Providence City Hall
PROVIDENCE, R.I. (Legal Newsline) - Lawsuits filed over so-called “pay-for-delay” deals, such as the string of actions filed in the last few years by the City of Providence, can be “incredibly lucrative” and often attract plaintiffs’ attorneys seeking big paydays, one defense lawyer says.
Douglas McMeyer, a partner at Chicago-based Chapman Spingola LLP, said in an interview with Legal Newsline that part of the problem lies in the U.S. Supreme Court’s 2013 ruling in FTC v. Actavis Inc.
In Actavis, the nation’s highest court held that pay-for-delay agreements between brand and generic drug companies are subject to antitrust scrutiny.
The court’s decision stemmed from the Federal Trade Commission’s appeal of a ruling by the U.S. Court of Appeals for the Eleventh Circuit, which had dismissed the agency’s challenge to an alleged pay-for-delay agreement involving the testosterone-replacement drug AndroGel.
Several courts, including the Eleventh Circuit, have found that these agreements were insulated from antitrust scrutiny. However, in July 2012, the Third Circuit held that a reverse payment from a branded drug manufacturer to a generic competitor was presumptively unlawful, creating a split in the circuits and prompting Supreme Court review.
“The Actavis decision kinda threw everything into a tizzy,” McMeyer said. “It didn’t really give any parameters.”
In turn, that area of antitrust law has become both “wide open” and “ambiguous,” McMeyer says.
“It’s become an incredibly lucrative area for the plaintiffs’ bar,” he said.
McMeyer points out that in cases like those brought by the City of Providence -- in which the government entity has teamed up with private law firms to file more than a dozen antitrust lawsuits in federal court since 2012 -- there is an added benefit for the plaintiffs’ attorneys.
“The thing they get by being contingency fee counsel for a government is a whole class, ready-built, without having to go through the normal safeguards for class certification,” he explained.
In Providence’s case, prominent plaintiffs firm Motley Rice, which has an office in the city and connections to the city Solicitor’s Office, stands to earn anywhere from 15 to 40 percent in legal fees from several of the city’s antitrust cases.
The cases, filed through the city’s Solicitor’s Office, allege companies are “scheming” to keep generic versions of their prescription drugs off the market.
The city contends that by blocking generic competition through “pay-for-delay” deals -- in which brand-name drug makers pay their generic competitors to keep cheaper alternatives off the market -- the companies have forced it and its insurers to overpay for medications.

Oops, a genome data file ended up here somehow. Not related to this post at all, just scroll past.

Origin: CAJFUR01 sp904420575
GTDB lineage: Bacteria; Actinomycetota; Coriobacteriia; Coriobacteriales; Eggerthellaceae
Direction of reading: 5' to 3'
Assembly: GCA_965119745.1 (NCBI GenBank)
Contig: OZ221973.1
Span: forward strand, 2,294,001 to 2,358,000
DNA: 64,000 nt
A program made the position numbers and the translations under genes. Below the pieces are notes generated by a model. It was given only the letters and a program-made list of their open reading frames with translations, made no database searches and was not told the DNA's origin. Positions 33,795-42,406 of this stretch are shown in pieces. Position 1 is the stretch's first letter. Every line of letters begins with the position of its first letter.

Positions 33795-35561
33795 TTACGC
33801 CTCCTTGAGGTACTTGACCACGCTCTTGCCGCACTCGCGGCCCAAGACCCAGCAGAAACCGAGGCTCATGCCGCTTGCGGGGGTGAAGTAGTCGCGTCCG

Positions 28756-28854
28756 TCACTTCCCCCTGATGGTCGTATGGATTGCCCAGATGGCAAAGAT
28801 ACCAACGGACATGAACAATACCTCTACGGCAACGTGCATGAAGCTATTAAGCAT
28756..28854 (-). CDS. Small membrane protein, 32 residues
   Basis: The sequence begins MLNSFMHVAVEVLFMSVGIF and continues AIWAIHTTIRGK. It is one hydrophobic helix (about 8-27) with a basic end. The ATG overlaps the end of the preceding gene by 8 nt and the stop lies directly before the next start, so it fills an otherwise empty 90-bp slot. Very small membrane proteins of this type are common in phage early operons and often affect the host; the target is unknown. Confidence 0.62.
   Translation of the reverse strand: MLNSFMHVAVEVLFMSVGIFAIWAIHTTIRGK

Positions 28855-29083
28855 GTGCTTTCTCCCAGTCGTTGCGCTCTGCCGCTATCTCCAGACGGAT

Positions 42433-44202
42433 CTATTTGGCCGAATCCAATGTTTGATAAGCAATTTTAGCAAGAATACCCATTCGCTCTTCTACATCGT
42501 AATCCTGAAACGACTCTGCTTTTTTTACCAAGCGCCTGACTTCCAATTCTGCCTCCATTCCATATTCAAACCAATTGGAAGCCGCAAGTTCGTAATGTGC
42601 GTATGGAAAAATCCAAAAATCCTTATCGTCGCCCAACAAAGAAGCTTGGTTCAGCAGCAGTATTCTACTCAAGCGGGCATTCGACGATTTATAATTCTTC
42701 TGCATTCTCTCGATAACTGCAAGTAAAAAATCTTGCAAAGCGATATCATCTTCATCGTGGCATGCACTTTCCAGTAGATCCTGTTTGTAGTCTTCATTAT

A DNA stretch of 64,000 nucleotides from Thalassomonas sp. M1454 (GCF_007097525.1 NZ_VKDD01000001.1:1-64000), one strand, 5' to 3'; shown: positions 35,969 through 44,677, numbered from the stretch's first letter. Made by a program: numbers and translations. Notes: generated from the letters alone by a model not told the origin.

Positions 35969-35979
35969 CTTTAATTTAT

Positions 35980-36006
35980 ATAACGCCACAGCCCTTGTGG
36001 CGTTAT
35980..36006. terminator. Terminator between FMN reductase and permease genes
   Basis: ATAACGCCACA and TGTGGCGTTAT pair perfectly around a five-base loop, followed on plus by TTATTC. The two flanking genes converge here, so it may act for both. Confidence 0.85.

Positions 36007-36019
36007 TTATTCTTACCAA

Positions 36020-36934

A public records request submitted by Legal Newsline in August revealed the city has given five contracts for the cases. Four of those went to Motley Rice.
The high-powered law firm, which has gone after asbestos makers, tobacco companies and the lead paint industry, holds at least two recent connections to the Solicitor’s Office.
The first was Matthew Jerzyk, who began work as deputy solicitor in 2012 and was listed as counsel for the office on some of the lawsuits.
Jerzyk worked as a law clerk at Motley Rice while in law school. His three-year tenure with the Solicitor’s Office coincided with the rise of antitrust cases, and he also served as senior counsel to the mayor for 18 months before becoming deputy city solicitor.
Jerzyk denied being a link between the Solicitor’s Office and Motley Rice, which has been hired by the city for more than just the antitrust cases.
“When I became Deputy Solicitor, there was already a group of contingent fee firms retained by the City Solicitor and I had no role or authority in their retention or termination,” he said in a statement to Legal Newsline in September.
The second recent connection is new solicitor Jeffrey Dana, who was recommended for the job by both Jerzyk and Robert J. McConnell, an attorney at Motley Rice and brother to Jack McConnell, a former Motley Rice attorney and now a federal judge in Rhode Island.
Troy Bozarth, a member of DRI: The Voice of the Defense Bar’s class action task force and who currently serves as the president of the Illinois Association of Defense Trial Counsel, said the fact that the Providence litigation has been outsourced to mainly one plaintiffs’ firm instead of handled in-house “just seems wrong.”
“A governmental body being used as a tool of a plaintiff’s firm for multiple “cookie-cutter” lawsuits certainly deserves to be scrutinized,” Bozarth said.
“The firm has a ready-made de facto ‘class’ (i.e. the citizens of the governmental body) and is potentially reaping as much as 40 percent in fees to the citizens detriment.”
Both Bozarth and McMeyer questioned how the city handles bids for outside counsel.
Dana has yet to return messages seeking comment on the cases and the city’s bidding process.
From Legal Newsline: Reach Jessica Karmasek by email at email@example.com.